Canon 16-35mm f/2.8 L II (2007-today)
Canon 16-35mm f/2.8 L (2001-2007)
Canon 17-40mm f/4 L (2003-today)
Canon 17-35mm f/2.8 L (1995-2001)
Canon 20-35mm USM (1993-2007)
Canon 20-35mm f/2.8 L (1989-1995)
Tokina 17-35mm f/4 (2011-)
PERFORMANCE (continued) top
I'm not trusting my Expodisc for ultra wide tests, so instead I shot the clear blue California sky.
My apologies; I don't have a photometric sphere in my lab, and here in sunny California we never get drab overcast days. In San Diego, it only rains at night!
Ignore the minor exposure variations between frames, and of course the natural tone change across the sky. The dark diagonal band is the sky's natural polarization.
Shooting a blank fields and putting them against a solid, matching background is an extremely devious test that will show even the slightest falloff. In real photography it's only mildly visible even at 17mm wide open.
The 17-40mm f/4 L works great with any conventional filter, even on a full-frame camera. There is no need to pay extra for thin filters.
I love filters, and often use two or three on top of each other.
Even on my full-frame 5D I can use two fat ,rotating-mount filters (13.7mm thick combined, excluding threads) at as wide as 24mm. This includes my conventional Hoya 77mm Circular Polarizer and my Tiffen 0.6 ND rotating grad.
There are even fewer issues on smaller sensor cameras. I doubt you'll ever have any problems, and if you're afraid you might, just look at your LCD.
With a thin B+W filter (4.4mm thick excluding threads) and my 7mm thick conventional Hoya 77mm Circular Polarizer at the same time I got perfect results as wide as 20mm on my full-frame camera.
You'll get some ghosts if you have the sun in your image.
Roll your mouse over these first two examples to compare the 17-40mm to the 16-35mm:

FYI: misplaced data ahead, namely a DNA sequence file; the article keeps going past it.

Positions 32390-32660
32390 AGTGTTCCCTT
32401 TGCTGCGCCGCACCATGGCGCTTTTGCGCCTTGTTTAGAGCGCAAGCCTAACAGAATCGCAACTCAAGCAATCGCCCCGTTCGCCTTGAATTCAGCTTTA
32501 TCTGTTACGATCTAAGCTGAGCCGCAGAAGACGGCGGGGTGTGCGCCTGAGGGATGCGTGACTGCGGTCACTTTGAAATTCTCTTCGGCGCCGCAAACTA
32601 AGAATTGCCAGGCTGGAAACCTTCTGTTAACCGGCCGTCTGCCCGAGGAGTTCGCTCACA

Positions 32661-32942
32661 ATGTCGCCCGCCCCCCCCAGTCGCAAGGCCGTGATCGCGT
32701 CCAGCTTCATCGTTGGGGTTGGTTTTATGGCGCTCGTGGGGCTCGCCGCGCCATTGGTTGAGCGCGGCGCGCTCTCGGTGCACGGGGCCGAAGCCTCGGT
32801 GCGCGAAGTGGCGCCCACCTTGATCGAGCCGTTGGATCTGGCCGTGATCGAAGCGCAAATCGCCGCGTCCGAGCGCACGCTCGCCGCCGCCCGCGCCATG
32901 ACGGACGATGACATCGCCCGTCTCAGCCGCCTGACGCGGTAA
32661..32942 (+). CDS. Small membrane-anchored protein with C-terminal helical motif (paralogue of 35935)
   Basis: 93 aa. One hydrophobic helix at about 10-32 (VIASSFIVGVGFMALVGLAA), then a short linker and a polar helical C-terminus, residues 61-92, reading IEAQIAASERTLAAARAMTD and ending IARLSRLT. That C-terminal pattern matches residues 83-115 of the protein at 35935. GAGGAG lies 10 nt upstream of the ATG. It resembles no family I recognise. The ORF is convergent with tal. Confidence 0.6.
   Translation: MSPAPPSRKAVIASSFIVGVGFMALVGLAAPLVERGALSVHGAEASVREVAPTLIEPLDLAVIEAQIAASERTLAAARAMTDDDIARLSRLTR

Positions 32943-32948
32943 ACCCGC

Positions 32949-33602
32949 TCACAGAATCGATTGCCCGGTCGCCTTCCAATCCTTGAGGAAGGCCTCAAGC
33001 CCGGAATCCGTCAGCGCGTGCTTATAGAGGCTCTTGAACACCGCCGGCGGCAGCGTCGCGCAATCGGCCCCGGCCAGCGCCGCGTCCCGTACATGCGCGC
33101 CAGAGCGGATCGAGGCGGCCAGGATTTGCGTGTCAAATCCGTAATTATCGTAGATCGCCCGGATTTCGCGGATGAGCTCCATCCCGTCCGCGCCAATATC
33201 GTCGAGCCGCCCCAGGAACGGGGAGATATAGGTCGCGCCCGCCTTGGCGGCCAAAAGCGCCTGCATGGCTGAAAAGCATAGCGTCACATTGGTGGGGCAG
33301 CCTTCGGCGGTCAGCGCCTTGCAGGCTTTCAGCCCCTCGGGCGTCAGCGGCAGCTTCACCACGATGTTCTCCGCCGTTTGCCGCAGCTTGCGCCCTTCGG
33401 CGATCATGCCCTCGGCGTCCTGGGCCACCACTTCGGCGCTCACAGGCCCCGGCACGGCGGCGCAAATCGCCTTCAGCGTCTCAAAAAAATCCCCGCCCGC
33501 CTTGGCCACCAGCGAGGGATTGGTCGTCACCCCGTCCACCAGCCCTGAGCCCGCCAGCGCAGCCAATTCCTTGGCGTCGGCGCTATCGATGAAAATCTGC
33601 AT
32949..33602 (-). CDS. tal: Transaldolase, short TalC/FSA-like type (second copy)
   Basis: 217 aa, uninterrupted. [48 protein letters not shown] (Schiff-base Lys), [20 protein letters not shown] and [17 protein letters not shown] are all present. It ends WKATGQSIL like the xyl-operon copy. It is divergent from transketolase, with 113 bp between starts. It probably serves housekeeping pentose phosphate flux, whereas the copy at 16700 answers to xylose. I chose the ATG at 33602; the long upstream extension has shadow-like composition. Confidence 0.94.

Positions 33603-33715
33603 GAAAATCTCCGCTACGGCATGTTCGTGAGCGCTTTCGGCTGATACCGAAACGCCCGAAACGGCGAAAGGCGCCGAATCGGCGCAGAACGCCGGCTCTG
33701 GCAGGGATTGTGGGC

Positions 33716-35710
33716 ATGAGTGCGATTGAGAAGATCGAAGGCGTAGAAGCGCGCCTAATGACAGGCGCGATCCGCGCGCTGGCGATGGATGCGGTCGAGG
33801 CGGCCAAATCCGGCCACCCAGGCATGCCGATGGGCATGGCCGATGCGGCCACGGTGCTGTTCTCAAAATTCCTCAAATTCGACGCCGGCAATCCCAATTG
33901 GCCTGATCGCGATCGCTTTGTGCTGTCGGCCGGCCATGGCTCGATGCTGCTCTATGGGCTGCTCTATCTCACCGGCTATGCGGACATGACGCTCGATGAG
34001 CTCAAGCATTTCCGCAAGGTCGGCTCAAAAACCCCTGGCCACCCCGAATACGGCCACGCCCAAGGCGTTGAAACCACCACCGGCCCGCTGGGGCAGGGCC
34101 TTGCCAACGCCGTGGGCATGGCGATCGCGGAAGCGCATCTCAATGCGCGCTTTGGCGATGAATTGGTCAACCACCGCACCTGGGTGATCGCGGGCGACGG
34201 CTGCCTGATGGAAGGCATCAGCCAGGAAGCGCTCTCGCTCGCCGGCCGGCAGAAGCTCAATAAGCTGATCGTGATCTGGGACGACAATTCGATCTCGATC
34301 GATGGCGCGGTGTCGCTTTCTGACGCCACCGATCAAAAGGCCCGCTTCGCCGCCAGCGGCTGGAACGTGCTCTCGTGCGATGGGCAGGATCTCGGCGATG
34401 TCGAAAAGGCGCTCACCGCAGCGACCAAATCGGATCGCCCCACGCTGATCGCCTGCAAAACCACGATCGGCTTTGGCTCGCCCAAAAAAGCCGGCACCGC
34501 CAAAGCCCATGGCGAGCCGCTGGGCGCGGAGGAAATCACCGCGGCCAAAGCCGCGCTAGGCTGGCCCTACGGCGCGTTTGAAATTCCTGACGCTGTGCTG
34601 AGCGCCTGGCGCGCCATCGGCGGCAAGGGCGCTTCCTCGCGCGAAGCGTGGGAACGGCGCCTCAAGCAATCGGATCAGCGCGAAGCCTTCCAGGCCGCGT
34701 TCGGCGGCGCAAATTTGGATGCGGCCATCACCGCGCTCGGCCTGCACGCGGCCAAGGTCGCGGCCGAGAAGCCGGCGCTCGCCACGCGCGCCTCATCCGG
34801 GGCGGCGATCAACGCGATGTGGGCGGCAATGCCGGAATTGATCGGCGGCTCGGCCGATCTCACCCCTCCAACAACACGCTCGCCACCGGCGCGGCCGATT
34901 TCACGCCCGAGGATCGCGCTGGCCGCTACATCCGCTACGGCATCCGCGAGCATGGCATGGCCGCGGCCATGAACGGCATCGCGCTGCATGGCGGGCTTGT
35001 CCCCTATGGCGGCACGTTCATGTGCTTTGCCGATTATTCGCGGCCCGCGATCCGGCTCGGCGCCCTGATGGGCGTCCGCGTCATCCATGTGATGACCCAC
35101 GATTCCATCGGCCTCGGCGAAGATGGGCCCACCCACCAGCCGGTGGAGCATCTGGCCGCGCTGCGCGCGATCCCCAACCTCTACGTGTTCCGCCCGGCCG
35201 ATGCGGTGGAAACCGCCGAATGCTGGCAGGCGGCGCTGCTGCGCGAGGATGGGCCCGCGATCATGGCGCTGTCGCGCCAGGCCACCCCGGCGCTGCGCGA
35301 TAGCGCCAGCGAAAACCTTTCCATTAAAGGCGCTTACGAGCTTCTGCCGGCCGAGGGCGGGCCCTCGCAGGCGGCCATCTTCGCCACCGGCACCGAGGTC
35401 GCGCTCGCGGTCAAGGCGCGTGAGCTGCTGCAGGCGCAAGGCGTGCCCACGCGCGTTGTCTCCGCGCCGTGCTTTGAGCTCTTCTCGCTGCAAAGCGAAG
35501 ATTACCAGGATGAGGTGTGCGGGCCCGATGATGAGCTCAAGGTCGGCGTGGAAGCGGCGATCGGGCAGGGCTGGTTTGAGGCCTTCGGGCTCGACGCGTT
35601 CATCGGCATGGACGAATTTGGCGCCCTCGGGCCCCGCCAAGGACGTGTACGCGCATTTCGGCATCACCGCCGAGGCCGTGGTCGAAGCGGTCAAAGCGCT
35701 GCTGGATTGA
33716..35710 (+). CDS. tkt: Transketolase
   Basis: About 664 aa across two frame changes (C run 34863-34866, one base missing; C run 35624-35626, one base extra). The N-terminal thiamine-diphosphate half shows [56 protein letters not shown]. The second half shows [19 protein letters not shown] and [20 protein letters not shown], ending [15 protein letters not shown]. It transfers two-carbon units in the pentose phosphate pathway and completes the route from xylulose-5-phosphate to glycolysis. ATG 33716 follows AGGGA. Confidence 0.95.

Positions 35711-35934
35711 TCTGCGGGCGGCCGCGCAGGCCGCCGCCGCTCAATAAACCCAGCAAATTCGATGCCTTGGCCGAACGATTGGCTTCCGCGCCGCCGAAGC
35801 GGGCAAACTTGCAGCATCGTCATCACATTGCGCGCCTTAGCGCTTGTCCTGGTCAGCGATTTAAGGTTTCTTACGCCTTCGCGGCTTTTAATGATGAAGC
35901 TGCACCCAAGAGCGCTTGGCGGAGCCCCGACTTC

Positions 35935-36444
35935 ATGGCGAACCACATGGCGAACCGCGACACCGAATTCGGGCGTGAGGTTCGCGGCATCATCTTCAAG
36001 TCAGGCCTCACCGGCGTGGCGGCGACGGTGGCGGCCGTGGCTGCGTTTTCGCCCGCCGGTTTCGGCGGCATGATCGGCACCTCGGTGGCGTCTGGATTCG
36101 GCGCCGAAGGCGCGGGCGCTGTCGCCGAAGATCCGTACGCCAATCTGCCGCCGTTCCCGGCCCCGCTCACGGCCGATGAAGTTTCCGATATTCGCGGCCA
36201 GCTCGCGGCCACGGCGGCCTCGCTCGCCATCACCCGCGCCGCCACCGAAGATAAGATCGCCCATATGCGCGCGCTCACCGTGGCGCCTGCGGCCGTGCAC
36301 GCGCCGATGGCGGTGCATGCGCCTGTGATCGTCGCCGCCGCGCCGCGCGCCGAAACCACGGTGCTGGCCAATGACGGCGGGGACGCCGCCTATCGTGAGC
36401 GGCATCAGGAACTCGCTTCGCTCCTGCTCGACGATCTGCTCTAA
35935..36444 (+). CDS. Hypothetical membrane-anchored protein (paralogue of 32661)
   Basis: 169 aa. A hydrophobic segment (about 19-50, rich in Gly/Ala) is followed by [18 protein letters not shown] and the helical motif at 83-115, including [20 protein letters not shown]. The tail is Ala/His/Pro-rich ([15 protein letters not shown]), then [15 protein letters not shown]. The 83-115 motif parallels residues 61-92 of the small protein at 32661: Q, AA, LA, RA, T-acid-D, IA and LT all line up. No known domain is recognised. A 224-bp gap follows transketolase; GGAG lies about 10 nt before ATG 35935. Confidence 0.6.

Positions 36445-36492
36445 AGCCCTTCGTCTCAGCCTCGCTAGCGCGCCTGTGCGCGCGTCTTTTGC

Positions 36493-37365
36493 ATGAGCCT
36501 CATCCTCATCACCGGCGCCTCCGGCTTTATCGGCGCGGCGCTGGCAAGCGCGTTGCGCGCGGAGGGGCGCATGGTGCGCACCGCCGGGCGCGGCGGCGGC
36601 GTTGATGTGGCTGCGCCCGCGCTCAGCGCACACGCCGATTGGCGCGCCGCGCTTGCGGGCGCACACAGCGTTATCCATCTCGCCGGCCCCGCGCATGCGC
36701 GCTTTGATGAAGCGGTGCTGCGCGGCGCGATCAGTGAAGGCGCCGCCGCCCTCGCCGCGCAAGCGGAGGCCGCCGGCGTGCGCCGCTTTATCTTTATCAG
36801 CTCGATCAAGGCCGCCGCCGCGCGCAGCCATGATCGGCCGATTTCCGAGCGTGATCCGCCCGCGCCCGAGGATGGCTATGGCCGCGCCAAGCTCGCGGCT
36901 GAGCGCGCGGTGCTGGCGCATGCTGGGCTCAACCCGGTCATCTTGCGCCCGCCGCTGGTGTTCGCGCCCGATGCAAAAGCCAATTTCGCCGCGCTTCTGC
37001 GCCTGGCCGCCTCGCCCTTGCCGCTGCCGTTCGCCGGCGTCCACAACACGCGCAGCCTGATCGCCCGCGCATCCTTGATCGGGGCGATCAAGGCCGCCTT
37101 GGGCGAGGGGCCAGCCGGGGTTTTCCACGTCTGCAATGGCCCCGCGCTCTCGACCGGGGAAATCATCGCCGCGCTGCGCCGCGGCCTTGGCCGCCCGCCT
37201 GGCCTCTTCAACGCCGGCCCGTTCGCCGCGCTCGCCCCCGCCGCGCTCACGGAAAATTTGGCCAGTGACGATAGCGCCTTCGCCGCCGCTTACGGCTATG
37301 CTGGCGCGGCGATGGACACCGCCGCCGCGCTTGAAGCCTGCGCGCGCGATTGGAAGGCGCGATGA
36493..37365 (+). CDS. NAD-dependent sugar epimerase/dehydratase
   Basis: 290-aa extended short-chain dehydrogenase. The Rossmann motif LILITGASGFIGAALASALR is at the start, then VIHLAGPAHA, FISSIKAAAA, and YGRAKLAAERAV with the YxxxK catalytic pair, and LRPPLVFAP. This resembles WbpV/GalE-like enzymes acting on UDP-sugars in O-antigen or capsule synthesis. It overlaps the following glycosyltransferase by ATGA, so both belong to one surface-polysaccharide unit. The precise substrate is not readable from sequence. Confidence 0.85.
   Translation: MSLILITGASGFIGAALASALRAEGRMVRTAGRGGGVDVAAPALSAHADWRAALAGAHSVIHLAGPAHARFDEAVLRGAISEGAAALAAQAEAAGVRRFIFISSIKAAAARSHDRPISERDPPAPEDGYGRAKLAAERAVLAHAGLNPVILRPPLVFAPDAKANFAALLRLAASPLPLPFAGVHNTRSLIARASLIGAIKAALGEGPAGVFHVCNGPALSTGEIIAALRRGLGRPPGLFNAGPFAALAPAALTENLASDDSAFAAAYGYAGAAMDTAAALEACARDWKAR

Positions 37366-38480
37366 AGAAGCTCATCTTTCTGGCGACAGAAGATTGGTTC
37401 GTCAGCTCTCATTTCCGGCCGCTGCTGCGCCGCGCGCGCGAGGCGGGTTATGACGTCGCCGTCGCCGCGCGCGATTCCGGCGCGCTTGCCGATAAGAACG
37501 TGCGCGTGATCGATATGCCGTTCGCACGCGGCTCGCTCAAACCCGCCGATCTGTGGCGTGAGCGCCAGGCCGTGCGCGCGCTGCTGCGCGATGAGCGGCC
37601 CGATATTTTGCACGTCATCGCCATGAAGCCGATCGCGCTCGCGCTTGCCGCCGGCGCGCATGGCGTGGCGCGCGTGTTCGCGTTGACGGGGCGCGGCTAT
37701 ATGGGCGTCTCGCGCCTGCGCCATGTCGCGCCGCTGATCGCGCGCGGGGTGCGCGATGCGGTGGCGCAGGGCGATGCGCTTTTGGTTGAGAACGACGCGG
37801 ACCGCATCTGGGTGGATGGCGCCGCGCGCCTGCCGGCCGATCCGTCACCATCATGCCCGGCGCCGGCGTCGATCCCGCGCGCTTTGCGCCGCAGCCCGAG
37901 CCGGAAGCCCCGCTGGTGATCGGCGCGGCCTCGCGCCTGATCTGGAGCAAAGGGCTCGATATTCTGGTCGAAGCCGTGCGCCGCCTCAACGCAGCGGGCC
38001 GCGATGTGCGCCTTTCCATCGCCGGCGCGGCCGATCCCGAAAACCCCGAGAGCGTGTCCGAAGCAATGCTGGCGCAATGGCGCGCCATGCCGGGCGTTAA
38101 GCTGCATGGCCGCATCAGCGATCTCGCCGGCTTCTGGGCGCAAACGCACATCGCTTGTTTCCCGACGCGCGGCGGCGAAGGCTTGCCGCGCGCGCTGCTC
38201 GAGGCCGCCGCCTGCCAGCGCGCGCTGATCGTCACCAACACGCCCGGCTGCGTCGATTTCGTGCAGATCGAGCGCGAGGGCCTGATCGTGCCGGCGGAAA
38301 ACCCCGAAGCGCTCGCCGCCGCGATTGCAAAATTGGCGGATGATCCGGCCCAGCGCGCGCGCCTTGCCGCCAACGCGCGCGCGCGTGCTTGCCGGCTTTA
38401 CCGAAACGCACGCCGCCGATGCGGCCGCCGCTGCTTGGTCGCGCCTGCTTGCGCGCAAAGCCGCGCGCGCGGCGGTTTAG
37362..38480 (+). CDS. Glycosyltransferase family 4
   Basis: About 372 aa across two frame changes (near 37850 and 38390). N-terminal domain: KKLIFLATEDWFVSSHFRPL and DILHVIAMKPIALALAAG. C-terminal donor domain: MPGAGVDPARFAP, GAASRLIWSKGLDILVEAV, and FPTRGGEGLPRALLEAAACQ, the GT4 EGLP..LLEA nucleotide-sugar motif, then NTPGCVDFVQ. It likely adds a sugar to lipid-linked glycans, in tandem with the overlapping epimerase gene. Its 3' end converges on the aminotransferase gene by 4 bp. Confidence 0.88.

17-40mm at f/4. Roll mouse over to compare with 16-35mm at f/4.
17-40mm at f/11. Roll mouse over to compare with 16-35mm at f/11.
Roll your mouse over this example to see the contribution of a single-coated B+W F-PRO 010 UV filter.
17-40mm at f/11, no filter. Roll mouse over to add a filter.
I see an additional green ghost in center-left. No big deal. This is with a single-coated filter. A multi-coated filter will have even less effect.
Built-in flashes are often so close to the camera that ultrawide lenses can see far enough down to see their shadow cast by a built-in flash.
Using this lens on a 1.6x camera is a waste of a great lens, but if you do, you'll get a shadow at 17mm. It's fine at 19mm and longer, at reasonable distances of 6 feet (2m) or more.
If you get closer, like a couple of feet (1m) or closer, stay at 24mm or longer.
If this becomes a problem, hold the camera upside down so the shadow goes into the top of the picture where it's less likely to be a problem.
Shoe-mount flashes are far enough forward that the shadows aren't seen by wide lenses.
Ultrawide lenses are stupid for macro. All they usually do is get you hurt by standing too close.
That said, the 17-40mm isn't very good at it anyway. There tends to be a shift in focus which causes the focus to be behind your intended subject.
at 11' (28cm) at 40mm, f/8, full image, full-frame 5D.
100% crop from above, no extra sharpening. It focused on me, not my watch.
100% crop, ideal result with manual focus, trial-and-error, f/4.
If I cheat and use manual focus and move the subject back and forth and cherry-pick the sharpest result, I can get a better result.
Typically my 5D focuses this lens a quarter-inch (5mm) behind the intended subject. At f/8 as shown in the top example there's so little depth of field that it's obvious.
Get the superb 100mm f/2.8 USM if you want macro.